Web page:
I have issued a tutorial on this blog on how to calculate vat in Nigeria. Whilst that was the principle behind the calculation of Vat, I observed from a recent interaction with the FIRS a more practical way of calculating Vat. The second method whilst not very thorough, uses the same principle I explained and is also quite straightforward.
An average Tax Office at The Federal Inland Revenue deals with thousands of tax payers who they access almost on a monthly basis. To ensure their work is made simple, they have to flesh out practical ways of getting things done to ensure every tax payer is assessed in a timely manner and the vat remittances obtained on time. This also affects the way they compute vat payments on the go and that is why they rely on a more pragmatic approach.
What do they do?
They calculate your Vat payments by subtracting 5% of your Cost of Sale (Direct Cost) from 5% of your Turnover (sales/revenue). For example, if you had recorded total sales for the year of N10million and Cost of Sales of N5million and then Admin Expenses N3million, then your vat payment will be as follows;
Revenue – N10,000,000 X 5% = N500,000
Cost of Sale – N5,000,000 X 5% = N250,000
Vat Payable = N250,000
*Note As a double check, After using this method to estimate your Vat remittances they cross check it against the amount you have remitted during the period. If it is less than N250,000 they will ask you to make up the difference.
Why is this important
What this means is that the higher your cost of sales the likely lower your Vat remittances may be. Using the example above, assuming your cost of sale was N6million (not N5million) and your Admin Expenses was N2million (Not N3million). Your profit still remains N2million because all you have done is not reclassify your expenses. However, your Vat input suddenly rises to N300,000 and then you are expected to have remitted no less than N200,000 saving you N50,000 in cash.
In addition and Like I mentioned, the principle of this is in line with how Vat is calculated which is Deduct Vat Input (Vat paid for purchases) from Vat Output (Vat collected from Revenue). Therefore, if you operate an inefficient system in your organisation where Vat on purchases is not properly tracked or recorded, how you classify your cost of sales can significantly affect what you will remit as Vat at the end of the period. For example, Assuming you actually had paid N600,000 in Vat payments on your purchased during the period instead of the N250,000 calculated above, then rather than have a Vat credit of N100k you end up paying N250k because in Vat remittance because of your inability to claim beyond the N250,000 due to your cost of sale.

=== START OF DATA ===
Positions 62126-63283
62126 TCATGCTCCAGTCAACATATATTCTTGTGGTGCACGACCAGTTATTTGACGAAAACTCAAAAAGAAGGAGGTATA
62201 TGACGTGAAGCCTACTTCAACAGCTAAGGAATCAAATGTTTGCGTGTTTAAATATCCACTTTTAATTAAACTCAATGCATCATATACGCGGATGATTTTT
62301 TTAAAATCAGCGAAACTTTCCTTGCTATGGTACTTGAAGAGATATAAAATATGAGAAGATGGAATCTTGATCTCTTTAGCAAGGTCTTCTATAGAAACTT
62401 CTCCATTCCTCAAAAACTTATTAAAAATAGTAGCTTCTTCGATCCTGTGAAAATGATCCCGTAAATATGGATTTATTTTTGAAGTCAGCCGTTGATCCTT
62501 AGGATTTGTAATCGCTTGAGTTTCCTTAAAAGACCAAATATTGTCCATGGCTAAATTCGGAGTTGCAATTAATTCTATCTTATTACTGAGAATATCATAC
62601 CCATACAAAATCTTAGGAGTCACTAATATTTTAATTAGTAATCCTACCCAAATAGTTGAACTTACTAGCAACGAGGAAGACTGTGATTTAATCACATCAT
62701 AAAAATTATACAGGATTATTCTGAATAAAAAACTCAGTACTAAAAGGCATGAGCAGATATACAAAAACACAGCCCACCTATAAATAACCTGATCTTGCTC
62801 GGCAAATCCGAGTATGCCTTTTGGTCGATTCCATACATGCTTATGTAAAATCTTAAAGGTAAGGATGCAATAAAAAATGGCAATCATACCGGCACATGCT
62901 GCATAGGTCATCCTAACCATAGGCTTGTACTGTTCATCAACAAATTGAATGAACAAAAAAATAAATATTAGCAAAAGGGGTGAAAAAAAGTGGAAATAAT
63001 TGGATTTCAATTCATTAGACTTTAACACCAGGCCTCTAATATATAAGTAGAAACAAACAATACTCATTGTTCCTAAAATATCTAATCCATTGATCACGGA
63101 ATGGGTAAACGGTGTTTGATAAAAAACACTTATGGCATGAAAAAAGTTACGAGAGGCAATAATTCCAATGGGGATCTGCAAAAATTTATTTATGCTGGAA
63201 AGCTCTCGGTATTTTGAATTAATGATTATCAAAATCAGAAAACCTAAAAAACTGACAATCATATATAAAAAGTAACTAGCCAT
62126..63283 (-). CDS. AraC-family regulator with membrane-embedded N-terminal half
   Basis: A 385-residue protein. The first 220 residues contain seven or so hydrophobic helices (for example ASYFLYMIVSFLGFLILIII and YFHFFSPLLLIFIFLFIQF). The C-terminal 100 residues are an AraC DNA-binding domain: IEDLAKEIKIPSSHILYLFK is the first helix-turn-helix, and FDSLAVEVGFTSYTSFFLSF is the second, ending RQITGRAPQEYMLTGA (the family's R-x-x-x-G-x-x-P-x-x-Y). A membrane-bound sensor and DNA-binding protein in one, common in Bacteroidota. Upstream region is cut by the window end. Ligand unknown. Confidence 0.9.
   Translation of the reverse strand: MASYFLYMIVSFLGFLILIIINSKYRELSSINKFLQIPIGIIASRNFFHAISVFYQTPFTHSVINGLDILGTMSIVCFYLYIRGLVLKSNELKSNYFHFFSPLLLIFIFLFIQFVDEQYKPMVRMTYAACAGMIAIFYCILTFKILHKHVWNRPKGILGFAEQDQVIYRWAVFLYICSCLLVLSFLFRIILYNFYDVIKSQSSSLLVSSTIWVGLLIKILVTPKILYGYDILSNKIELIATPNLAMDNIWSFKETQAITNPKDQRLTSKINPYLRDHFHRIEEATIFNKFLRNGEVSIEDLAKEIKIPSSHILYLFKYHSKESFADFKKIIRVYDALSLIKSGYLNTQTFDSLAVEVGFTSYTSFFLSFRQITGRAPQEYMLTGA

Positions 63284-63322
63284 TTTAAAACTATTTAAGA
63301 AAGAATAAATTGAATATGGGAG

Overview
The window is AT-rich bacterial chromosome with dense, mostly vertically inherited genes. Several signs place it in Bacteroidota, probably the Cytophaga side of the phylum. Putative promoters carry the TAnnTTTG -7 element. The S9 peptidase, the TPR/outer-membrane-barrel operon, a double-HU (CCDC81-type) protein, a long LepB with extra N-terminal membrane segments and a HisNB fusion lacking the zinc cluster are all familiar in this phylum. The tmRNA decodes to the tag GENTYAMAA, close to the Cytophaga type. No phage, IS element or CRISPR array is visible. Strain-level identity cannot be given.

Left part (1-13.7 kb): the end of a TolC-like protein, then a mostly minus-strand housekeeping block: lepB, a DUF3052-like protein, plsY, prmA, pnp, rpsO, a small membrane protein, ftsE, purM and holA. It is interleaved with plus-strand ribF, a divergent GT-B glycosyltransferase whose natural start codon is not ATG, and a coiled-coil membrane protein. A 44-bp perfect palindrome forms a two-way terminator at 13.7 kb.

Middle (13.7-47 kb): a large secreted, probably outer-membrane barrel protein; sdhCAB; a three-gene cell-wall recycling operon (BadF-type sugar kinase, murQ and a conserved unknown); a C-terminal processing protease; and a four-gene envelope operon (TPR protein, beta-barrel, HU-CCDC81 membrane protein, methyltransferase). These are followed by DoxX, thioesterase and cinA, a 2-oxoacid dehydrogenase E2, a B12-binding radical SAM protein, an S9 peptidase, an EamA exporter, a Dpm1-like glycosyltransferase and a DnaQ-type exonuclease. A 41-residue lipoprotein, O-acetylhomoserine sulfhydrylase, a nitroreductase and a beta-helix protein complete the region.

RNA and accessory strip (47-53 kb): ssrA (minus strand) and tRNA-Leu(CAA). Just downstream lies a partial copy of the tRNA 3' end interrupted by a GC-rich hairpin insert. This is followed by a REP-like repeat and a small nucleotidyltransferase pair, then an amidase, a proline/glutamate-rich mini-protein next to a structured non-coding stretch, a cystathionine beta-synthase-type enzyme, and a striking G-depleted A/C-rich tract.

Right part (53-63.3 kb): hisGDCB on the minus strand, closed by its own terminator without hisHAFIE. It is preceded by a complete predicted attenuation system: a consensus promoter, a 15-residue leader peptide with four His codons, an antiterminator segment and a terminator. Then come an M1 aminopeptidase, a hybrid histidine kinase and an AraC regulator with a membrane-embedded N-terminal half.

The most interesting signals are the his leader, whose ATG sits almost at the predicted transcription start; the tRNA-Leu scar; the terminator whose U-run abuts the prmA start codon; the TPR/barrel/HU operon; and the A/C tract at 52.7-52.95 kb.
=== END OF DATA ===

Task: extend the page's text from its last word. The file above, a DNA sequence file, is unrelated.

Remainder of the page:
Why is this so?
It could be due to accounting entries. Because accounting is done on an accrual basis, some of your purchased may not have been consumed or translated into revenue in the period under review. So rather than get your full Vat input claims this period you will claim it in the next period or next accounting year.
It is important to however note that regardless of the way the Vat is calculated by the FIRS, it is still incumbent on the tax payer to have proper records of his Vat deductions and payments. You must not wait till the end of the year to remit Vat. Vat remittances must be made monthly to avoid paying punitive penalties. The FIRS can also conduct further assessments or investigations on your financials even after issuing you a demand notice to pay Vat in a prior period.